We are now entering the closing stages of the Brexit negotiations, with Theresa May describing the deal as 95% settled despite a “considerable sticking point” remaining over the issue of the Irish border.  At BMG we decided to poll the nation to understand the extent to which the British public feel each side has “played fairly” thus far.

Conducted between 2nd and 5th October, the poll of 1503 GB adults asked respondents: “Thinking about the ongoing Brexit negotiations, do you think the EU leaders have treated Theresa May and the UK Government with respect?”

A majority, some 53%, said that the EU side had not treated Theresa May and the UK Government with respect. Just one in five (20%) said that the EU had behaved respectfully, with 27% answering don’t know.

Unsurprisingly, there was a large split on this question by how respondents had voted in the EU referendum in 2016. 79% of Leave votes said that EU leaders had not treated Theresa May and the UK Government with respect, with fewer than one in ten (8%) stating that the EU had acted respectfully. Meanwhile, Remian voters were much more likely to say that they felt EU leaders had shown respect towards the UK side (38%), slightly more were still of the opposite view (40%).

 

 

Respondents to the poll were also asked whether they felt Theresa May had conducted the negotiations fairly. Results were almost exactly the inverse of the previous.  Half of the respondents said that Theresa May and the UK Government had behaved respectfully (51%), with just 22% of the opposite view.

Again, we see a sizeable leave-remain split on this question, but as before we still find a plurality of Remian voters willing to state that Theresa May and the UK Government have treated the EU leaders with respect (45%), compared to one in three that said they had not (33%).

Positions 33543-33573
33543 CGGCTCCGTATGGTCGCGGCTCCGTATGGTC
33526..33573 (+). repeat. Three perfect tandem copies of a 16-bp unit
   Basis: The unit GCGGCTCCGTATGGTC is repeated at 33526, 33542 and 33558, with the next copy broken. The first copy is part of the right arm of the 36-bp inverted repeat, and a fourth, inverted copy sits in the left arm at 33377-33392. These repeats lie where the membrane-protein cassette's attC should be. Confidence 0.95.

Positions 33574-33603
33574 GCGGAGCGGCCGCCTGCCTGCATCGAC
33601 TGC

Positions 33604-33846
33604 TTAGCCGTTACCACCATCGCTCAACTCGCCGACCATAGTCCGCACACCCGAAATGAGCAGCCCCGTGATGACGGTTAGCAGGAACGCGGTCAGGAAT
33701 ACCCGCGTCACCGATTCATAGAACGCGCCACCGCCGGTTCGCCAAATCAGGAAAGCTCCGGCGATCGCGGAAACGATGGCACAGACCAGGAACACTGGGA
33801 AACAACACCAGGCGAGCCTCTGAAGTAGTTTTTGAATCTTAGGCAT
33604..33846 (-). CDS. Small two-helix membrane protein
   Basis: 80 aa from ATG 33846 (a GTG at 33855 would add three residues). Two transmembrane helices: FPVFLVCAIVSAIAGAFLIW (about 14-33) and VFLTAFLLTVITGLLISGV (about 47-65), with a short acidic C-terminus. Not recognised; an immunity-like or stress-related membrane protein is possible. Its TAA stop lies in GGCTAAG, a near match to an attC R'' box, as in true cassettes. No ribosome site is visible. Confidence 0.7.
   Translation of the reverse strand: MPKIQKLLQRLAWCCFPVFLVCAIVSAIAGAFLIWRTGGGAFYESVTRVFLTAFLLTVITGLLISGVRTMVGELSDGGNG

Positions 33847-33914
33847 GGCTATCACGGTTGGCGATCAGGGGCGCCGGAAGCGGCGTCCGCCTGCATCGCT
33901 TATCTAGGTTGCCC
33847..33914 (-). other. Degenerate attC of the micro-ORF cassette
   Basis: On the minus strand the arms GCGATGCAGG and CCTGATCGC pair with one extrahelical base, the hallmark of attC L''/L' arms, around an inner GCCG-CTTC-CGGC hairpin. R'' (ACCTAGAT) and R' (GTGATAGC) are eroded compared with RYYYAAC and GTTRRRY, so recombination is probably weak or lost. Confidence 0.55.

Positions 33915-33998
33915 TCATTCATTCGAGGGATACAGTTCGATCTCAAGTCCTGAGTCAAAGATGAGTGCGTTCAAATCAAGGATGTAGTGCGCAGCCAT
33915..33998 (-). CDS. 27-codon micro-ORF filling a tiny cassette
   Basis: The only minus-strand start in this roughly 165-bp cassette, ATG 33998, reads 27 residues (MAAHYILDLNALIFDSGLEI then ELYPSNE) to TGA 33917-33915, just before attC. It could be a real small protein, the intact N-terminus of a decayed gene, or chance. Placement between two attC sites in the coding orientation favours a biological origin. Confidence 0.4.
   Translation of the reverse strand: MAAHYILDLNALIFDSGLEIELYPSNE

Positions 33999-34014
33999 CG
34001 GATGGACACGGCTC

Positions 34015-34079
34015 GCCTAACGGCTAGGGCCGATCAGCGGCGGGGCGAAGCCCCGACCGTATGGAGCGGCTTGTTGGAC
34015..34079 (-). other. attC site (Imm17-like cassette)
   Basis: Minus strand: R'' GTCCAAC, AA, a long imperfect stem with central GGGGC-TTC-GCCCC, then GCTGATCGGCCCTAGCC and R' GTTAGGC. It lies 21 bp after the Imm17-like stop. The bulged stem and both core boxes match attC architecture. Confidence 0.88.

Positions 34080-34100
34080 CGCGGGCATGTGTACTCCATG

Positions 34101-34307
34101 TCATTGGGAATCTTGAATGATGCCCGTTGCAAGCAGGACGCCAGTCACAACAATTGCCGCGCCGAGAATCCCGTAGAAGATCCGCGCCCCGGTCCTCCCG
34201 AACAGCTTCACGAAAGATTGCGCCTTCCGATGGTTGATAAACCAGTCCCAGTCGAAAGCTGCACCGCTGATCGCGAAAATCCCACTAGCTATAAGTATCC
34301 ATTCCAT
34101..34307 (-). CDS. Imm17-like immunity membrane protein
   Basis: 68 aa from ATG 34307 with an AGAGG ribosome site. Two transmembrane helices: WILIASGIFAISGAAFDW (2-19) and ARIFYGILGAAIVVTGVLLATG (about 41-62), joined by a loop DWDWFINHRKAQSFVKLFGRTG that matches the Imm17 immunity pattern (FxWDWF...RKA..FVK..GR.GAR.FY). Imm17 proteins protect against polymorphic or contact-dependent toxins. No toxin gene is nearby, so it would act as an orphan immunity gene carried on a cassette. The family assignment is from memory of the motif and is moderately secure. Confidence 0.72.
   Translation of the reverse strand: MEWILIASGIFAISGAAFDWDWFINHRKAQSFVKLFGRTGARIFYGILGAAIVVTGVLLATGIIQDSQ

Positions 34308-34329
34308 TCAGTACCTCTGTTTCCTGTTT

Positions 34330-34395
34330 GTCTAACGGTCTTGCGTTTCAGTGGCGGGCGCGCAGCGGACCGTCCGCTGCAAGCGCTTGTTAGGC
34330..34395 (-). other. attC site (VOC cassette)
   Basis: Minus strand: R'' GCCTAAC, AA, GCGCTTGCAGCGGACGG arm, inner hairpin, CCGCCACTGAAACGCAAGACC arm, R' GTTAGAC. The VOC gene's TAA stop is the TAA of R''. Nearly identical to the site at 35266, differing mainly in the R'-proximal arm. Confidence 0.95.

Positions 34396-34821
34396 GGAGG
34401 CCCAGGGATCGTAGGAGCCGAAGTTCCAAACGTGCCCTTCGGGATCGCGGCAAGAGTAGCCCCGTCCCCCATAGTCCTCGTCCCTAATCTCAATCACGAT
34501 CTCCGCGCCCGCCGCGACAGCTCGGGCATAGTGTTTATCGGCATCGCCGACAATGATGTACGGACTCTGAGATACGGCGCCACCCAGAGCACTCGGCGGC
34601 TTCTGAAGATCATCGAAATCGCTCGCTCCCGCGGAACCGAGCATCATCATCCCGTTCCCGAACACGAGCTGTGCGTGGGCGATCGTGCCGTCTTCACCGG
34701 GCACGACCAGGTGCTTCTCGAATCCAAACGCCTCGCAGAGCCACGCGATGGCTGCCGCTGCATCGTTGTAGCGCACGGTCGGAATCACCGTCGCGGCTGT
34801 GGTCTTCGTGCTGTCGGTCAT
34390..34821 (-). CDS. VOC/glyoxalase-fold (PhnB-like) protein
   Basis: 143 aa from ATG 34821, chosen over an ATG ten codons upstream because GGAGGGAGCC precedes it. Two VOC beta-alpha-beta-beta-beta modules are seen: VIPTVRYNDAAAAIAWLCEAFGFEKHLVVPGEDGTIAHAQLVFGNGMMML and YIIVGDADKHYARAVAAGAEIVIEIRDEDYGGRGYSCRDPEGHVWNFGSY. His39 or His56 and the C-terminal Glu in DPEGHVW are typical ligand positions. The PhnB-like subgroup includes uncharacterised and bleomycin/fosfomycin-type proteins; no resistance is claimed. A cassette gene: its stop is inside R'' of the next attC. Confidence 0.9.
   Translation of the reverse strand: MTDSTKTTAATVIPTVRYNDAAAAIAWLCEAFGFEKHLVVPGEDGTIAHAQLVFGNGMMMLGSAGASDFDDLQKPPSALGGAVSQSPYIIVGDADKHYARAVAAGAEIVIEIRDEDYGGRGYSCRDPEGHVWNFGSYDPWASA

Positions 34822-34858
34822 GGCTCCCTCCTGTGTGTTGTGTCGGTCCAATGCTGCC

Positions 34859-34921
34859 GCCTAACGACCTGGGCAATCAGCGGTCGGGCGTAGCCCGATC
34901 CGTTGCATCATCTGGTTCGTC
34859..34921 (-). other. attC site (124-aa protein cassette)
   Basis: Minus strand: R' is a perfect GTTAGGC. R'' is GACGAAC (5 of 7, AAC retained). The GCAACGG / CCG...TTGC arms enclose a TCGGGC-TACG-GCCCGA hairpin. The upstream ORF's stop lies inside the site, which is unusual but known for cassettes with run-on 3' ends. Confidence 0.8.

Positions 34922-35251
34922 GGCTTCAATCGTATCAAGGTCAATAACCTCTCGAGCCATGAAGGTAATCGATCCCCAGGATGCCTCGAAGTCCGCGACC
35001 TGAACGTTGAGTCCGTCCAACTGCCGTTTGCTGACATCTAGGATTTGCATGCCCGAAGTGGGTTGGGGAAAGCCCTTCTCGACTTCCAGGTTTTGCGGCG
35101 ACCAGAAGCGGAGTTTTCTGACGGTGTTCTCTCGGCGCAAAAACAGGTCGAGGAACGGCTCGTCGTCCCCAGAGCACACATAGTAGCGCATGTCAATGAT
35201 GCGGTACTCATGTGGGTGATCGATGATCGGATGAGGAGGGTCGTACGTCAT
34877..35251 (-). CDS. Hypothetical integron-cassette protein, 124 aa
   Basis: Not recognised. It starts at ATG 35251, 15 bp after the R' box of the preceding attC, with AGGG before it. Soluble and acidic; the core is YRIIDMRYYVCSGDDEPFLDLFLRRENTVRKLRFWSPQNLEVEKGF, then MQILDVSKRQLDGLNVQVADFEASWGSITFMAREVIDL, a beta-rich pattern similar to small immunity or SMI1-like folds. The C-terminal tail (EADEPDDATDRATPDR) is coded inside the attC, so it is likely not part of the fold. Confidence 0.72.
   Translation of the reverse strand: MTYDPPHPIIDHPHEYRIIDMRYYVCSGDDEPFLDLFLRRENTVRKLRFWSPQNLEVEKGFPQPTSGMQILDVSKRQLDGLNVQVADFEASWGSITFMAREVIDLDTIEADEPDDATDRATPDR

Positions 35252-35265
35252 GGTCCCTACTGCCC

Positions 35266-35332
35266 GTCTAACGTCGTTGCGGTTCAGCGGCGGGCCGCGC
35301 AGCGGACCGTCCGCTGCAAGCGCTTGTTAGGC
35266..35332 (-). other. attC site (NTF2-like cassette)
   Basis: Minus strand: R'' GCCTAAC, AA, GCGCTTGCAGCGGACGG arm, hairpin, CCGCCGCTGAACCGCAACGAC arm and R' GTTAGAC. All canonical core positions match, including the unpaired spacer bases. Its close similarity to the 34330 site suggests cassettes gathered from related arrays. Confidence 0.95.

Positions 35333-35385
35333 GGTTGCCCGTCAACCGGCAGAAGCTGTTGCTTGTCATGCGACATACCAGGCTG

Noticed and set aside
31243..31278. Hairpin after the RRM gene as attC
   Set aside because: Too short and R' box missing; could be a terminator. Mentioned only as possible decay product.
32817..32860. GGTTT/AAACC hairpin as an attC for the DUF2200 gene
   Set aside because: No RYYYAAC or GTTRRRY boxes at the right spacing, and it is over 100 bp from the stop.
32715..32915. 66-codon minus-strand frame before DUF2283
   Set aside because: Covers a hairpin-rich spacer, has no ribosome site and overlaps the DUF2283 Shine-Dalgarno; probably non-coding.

The results present an interesting picture and reveal how our partisan leanings can sometimes come into conflict. The poll presents a particularly interesting dilemma for Remian voters in terms of which partisan “team” they identify with: their preference for remaining (and thus the degree which they align themselves with the EU side) or their “support” for their own government in the negotiations of which many will disapprove their handling. What is clear that while Remian voters are more likely to feel that EU leaders have shown respect the UK, a significant proportion are of the opposite view.

Moreover, while the vast majority of Leave voters say that Theresa May and the Government have treated the EU side with respect, this cannot simply be taken as an endorsement of the Government’s negotiating strategy. Many Leave voters may indeed prefer a less respectful strategy with less of willingness to make compromises on key issues.

 

Methodology, fieldwork dates, and a full breakdown of these results can be found here.

For a more detailed breakdown of results from this poll, or any other results from our polling series, please get in touch by email or phone.

polling@bmgresearch.co.uk

@BMGResearch

0121 333 6006

 

 

 

Robert Struthers – Senior Research Executive

 

 

 

Michael Turner – Head of Polling